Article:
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About the Hazardous Materials Response Team (HMRT)

Releases of hazardous materials and/or hazardous waste occur daily in San Bernardino County. Most of these releases are confined to a small area, do not pose a public health threat, and are easily mitigated by the responsible party. However, releases are often more extensive, releasing chemicals into surrounding areas, threatening groundwater, closing transportation corridors, or contributing to fires or explosions. These more extensive releases require emergency response from highly trained teams.

The San Bernardino County Fire Office of the Fire Marshal Hazardous Materials Response Team (HMRT) responds to hazardous materials incidents that require control and containment, mitigation or remediation. The HMRT, which is a section within the CUPA, also assists the County District Attorney’s Office in the investigation of environmental crimes, and respond to illegal hazardous waste disposal complaints. As Deputy Health Officers, the HMRT perform multiple job duties at emergency incidents, including hazard materials identification and categorization, technical advising, entry team participation, and evacuation and re-occupancy determination.

The HMRT is composed of six Registered Environmental Health Specialists (REHS) with Bachelor degrees in various sciences (Biology, Environmental Health, Chemistry, etc.), all certified to the Hazardous Materials Specialist level by the California Specialized Training Institute (CSTI). The HMRT are active members of the San Bernardino County Hazardous Materials Responders Association, an organization of Hazmat response teams from various agencies throughout the County that coordinate and train together.

sbcfire emergency vehicle

Chemical Information

As part of the Fire Department’s effort to prevent, prepare for, and respond to emergencies of all types, the CUPA program gathers, distributes and trains response agencies throughout the County on facility chemical inventory information, including the types, quantities and hazardous properties of those chemicals onsite. The HMRT is instrumental in this type of outreach training.

HMRT members in white hazmat in front of county fire vehicle.

Hazardous Material Identification

There are several ways to identify a hazardous material:

The goal of the HMBP program is to protect both human health and the environment from the adverse effects of the storage or possible release of hazardous materials. This is done primarily by documenting significant amounts of hazardous materials so that emergency responders can effectively protect the public. HMBPs also satisfy Community Right-to-Know laws for public accessibility. Since 2013, that information has been required to be disclosed electronically in the California Environmental Reporting System (CERS). This electronic system makes it much easier for emergency responders to access the data from anywhere.

The placard, a four-sided, diamond-shaped sign, will be displayed on the trucks, railroad cars and large containers that are carrying hazardous materials. Many placards are red or orange, while a few are white or green. The placard may contain a four-digit identification number as well as a class or division number that indicates whether the material is flammable, radioactive, explosive or poisonous.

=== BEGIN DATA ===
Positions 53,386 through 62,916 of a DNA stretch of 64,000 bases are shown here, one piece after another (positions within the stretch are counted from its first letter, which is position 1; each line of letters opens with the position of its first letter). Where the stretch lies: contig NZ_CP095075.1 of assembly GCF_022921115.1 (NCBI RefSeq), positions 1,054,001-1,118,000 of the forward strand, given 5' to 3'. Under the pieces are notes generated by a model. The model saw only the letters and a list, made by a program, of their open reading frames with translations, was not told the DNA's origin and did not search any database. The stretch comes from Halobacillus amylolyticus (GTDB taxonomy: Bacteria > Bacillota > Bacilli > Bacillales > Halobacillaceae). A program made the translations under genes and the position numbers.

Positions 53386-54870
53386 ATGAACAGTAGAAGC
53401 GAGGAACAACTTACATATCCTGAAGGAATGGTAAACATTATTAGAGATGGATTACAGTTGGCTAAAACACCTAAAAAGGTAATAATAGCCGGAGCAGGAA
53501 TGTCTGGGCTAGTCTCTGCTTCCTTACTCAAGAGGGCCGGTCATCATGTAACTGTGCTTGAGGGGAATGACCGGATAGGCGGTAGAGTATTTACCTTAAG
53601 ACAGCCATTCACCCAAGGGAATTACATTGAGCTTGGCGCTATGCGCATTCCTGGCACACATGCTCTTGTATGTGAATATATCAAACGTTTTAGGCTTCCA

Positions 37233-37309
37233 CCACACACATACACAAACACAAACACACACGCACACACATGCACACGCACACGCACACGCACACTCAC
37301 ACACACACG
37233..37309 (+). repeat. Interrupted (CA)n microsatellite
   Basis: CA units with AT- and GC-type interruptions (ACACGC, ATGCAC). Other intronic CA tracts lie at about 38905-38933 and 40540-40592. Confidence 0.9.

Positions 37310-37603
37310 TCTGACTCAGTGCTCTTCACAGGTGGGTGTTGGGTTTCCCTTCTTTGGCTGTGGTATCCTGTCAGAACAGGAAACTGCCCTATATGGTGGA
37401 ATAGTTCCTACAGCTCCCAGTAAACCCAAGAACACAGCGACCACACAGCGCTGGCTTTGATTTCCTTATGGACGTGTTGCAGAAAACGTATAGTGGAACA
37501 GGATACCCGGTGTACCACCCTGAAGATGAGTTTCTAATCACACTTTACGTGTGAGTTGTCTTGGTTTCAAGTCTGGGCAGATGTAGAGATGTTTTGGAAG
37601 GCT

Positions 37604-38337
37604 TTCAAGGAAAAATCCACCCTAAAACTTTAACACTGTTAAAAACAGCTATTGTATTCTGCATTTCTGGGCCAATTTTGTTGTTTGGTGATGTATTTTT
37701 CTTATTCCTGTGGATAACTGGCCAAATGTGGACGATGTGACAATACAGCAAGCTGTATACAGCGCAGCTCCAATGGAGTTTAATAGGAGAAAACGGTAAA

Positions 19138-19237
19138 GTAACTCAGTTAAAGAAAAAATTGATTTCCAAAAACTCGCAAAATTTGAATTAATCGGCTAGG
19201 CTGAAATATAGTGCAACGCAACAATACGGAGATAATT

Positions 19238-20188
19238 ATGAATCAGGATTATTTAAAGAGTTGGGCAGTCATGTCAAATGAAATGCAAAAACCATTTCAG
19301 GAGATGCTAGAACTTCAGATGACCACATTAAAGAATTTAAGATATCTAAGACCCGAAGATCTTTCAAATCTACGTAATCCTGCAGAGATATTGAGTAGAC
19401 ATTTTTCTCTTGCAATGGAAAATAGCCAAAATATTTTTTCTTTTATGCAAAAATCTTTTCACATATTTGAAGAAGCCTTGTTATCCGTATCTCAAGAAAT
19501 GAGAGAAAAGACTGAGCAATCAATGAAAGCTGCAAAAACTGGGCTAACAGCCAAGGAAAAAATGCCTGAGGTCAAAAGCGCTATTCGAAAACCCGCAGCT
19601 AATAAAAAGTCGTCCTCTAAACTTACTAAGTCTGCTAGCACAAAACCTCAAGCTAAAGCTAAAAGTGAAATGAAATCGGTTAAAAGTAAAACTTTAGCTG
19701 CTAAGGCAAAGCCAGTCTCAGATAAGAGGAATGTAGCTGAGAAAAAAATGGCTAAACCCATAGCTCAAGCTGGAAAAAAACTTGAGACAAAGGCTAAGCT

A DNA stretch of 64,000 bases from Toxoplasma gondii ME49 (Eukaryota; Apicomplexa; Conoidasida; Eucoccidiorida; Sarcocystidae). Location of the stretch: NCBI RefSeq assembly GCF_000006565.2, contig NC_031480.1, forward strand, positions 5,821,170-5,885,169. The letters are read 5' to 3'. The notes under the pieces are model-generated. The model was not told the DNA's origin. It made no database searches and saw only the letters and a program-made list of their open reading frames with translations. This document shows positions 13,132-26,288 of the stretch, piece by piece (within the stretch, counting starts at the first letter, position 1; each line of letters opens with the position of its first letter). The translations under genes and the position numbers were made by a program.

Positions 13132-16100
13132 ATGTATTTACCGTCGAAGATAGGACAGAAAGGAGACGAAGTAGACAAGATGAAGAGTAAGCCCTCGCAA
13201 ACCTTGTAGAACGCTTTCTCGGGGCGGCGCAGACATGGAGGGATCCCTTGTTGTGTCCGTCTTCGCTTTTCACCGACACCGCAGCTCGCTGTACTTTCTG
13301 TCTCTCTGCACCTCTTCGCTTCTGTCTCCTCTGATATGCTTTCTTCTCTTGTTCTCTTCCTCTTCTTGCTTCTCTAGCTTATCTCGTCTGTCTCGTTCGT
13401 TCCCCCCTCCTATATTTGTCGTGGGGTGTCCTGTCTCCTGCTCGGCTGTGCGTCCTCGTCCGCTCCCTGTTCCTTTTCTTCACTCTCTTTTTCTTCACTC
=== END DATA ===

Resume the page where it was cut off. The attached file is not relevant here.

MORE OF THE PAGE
Shipping papers will have the name of the substance, the classification (such as flammable or explosive), and the four-digit identification number. With very few exceptions, the shipping papers identifying hazardous materials are required to be in the cab of a motor vehicle within the reach of the driver, in the possession of a train crew member in the engine or the caboose, in a holder on the bridge of a vessel or in the aircraft pilot’s possession.

Labels can be found on containers and packages containing hazardous materials. These may name the substance, the classification and the four-digit identification number.

Safety Data Sheets (SDSs) are required to be developed by manufacturers for those products which contain hazardous substances. The MSDSs describe the hazardous components and the physical and chemical properties in a substance or mixture. These are important sources of data for emergency response to mixtures.

Spill Notification

The California Health and Safety Code (CHSC) requires immediate reporting of any release or threatened release of a hazardous material or actual release of a hazardous substance, as defined in section 374.8 of the penal code, to the Unified Program Agency (UPA) and to the California Office of Emergency Services (OES).

For reporting releases in San Bernardino County, call the following agencies:

  • San Bernardino County Fire Hazardous Materials (CUPA): 909-386-8425
  • California Office of Emergency Services (OES): 800-852-7550
  • 911 should also be contacted if the release results in injuries, if the spill goes offsite or into a waterway, or if it threatens public health or the environment.
  • If the release exceeds the federal reportable quantity threshold, reporting to the National Response Center (NRC) at 800-424-8802 is also required.
  • Private citizens can report illegal disposal of hazardous waste complaints anonymously to 1-800-33-TOXIC or 909-386-8430.
HMRT member (right) representing San Bernardino County Fire at the Run for Autism at San Bernardino Valley College.

Contact Us

HMRT Contact
620 South “E” Street
San Bernardino, CA 92415-0153